S Corporations. An S corporation is created by first forming a traditional corporation, and then filing a special form with the IRS to elect “S” status. Unlike a traditional corporation, an S corporation is not subject to separate federal income tax. Rather, taxable income from an S corporation is passed through to the individual shareholders, and each individual shareholder is subject to federal tax on his or her share of the corporation’s income. In other words, S corporations are “pass-through” entities. (Note that a shareholder’s share of the S corporation’s income need not actually be distributed to the shareholder in order for the shareholder to owe tax on that amount.) Georgia recognizes the federal S election in cases where all corporation shareholders are Georgia residents. In such cases, a Georgia S corporation is not required to pay income tax to the state. (Note, however, that special rules, not covered here, apply if there are corporation shareholders who are nonresidents.) Each individual S corporation shareholder will owe state tax on his or her share of the company’s income. S corporations are also required to the pay the corporation net worth tax.
Example: For the 2012 tax year, your Georgia S corporation, for which all shareholders are Georgia residents, had federal taxable income of $500,000 and the corporation’s net worth, based on capital stock, paid in surplus, and retained earnings, was $1,000,000. The corporation will owe Georgia corporation net worth tax in the amount of $500 (based on the tax table in IT 611). The corporation’s net income will be allocated to you and your fellow shareholders, and you will each pay tax on your own portions on your individual state tax returns. Rates will vary depending on overall taxable income.
Limited Liability Companies (LLCs). Like S corporations, standard LLCs are pass-through entities and are not required to pay income tax to either the federal government or the State of Georgia. Instead, income from the business is distributed to individual LLC members, who then pay federal and state taxes on the amounts allocated to them.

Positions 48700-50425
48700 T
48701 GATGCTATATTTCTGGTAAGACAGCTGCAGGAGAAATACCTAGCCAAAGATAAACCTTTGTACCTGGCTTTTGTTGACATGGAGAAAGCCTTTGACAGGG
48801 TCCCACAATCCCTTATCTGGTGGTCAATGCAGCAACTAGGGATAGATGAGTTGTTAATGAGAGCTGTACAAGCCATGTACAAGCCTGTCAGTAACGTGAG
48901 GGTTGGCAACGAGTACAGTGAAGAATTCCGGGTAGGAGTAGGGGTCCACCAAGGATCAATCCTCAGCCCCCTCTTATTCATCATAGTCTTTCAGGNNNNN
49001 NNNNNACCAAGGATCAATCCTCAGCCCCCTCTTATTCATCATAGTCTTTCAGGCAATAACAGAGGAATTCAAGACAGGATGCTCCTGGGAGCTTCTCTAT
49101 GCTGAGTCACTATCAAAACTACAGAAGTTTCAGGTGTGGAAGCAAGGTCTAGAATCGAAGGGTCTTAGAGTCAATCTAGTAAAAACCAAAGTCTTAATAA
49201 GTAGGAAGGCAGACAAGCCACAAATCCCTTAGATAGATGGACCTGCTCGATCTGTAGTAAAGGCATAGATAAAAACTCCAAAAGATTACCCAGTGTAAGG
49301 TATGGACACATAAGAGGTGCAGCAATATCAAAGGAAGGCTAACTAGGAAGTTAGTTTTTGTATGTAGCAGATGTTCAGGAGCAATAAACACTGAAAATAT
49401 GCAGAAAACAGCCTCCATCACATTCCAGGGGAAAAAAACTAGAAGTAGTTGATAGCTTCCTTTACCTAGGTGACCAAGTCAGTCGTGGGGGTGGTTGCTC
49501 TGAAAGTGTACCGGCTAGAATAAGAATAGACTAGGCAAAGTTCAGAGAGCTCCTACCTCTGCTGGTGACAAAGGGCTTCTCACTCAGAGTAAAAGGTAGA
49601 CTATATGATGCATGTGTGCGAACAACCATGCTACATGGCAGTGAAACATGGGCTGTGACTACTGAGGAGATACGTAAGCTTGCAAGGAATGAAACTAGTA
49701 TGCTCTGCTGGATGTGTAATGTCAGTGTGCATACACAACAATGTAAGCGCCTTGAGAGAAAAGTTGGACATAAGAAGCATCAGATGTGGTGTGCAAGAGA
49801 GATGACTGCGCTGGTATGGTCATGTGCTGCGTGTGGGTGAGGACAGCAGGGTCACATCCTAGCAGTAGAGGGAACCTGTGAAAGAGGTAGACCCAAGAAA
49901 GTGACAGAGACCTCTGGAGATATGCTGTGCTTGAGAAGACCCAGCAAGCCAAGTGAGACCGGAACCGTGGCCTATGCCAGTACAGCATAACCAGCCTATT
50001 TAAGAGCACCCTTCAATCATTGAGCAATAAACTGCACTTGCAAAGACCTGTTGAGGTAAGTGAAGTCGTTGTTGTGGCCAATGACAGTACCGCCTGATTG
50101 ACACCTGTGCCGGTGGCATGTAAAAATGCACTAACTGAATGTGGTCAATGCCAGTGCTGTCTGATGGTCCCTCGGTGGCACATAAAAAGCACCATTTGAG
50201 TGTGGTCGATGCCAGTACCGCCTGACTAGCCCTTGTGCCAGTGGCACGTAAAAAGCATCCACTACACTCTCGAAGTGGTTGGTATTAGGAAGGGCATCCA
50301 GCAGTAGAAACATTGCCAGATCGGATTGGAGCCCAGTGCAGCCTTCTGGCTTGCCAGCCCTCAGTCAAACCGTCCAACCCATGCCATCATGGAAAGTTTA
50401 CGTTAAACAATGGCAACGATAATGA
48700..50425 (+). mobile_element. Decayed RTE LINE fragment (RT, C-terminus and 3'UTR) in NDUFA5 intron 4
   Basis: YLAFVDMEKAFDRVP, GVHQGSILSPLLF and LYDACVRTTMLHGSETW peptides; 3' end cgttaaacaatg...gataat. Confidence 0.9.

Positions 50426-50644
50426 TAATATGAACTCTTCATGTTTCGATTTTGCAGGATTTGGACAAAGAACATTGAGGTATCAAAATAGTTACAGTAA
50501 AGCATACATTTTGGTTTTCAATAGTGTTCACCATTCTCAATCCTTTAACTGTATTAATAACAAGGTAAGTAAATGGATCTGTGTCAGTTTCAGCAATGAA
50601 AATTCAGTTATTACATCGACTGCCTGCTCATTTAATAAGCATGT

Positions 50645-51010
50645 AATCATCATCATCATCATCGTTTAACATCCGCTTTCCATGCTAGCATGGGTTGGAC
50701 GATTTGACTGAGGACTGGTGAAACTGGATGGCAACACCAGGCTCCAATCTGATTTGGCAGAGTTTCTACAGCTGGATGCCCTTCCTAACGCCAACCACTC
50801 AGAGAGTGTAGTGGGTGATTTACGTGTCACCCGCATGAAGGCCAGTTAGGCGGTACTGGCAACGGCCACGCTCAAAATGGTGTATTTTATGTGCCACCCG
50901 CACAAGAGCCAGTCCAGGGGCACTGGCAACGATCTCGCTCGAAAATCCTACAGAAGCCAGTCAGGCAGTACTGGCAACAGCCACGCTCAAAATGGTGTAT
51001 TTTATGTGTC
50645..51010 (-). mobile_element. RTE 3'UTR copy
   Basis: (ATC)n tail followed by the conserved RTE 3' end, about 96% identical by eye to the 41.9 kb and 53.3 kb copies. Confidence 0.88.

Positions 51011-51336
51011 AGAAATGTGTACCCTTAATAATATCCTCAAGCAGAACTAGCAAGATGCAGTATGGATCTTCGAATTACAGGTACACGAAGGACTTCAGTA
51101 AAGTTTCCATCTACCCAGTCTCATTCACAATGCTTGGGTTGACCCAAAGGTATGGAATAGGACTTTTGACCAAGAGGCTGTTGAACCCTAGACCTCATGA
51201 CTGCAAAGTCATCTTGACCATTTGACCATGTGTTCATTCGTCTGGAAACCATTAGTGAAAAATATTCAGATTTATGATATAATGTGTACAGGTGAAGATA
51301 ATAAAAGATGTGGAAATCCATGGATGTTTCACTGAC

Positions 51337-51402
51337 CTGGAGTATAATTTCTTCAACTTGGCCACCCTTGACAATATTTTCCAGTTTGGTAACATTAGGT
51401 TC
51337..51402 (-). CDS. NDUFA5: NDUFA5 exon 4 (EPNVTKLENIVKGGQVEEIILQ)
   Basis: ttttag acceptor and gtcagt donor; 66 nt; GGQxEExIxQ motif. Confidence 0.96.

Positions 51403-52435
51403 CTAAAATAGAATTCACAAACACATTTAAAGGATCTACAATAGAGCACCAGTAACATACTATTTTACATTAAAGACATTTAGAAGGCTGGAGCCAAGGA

While by default LLCs are classified for tax purposes as partnerships (or, for single member LLCs, “disregarded entities”), it is possible to elect to have your LLC classified as a corporation. In that case, the LLC would also be subject both to Georgia’s 6% corporate income tax and the corporation net worth tax.
Example: For the latest tax year, your multi-member LLC, which has the default tax classification of partnership, had federal taxable income of $500,000. The $500,000 in net income will be divvied up between you and your fellow LLC members, and you will each pay tax on your respective portions on your respective, individual Georgia tax returns. Rates will vary depending on overall taxable income.
Partnerships. Georgia partnerships are subject neither to Georgia’s corporate income tax nor to the state’s net worth tax. Instead, income from the business is distributed to the individual partners, who then pay tax on the amount distributed to them on both their federal and state tax returns.
Example: For the latest tax year, your partnership had net income of $500,000. This amount will be divvied up between you and your fellow partners, and you will each pay tax on your respective portions on your respective, individual Georgia tax returns. Rates will vary depending on overall taxable income.
Sole Proprietorships. Georgia sole proprietorships are subject neither to Georgia’s corporate income tax nor to the state’s net worth tax. Instead, income from your business will be distributed to you as the sole proprietor, and you will pay tax on that income on your individual federal and state tax returns.
Example: For the latest tax year, your sole proprietorship had net income of $100,000. The $100,000 in net income is distributed to you personally, and you pay tax on that income on your individual federal and state tax returns.
Note on Multistate Businesses and “Nexus”
Our primary focus here is on businesses operating solely in Georgia. However, if you’re doing business in several states, your business may be considered to have “nexus” with those states, and therefore may be obligated to pay taxes in those states. Also, if your business was formed or is located in another state, but generates income in Georgia, it may be subject to Georgia taxes. The rules for taxation of multistate businesses, including what constitutes nexus with a state for the purpose of various taxes, are complicated. If you run such a business, you should consult with a tax professional.
For further guidance on Georgia’s corporation income tax and corporate net worth tax, check the Department of Revenue website. For information on business-related taxes in other states, check Nolo’s 50-State Guide to Business Income Tax. And, if you’re looking for detailed guidance on federal income tax issues, check Tax Savvy for Small Business, by Frederick Daily (Nolo).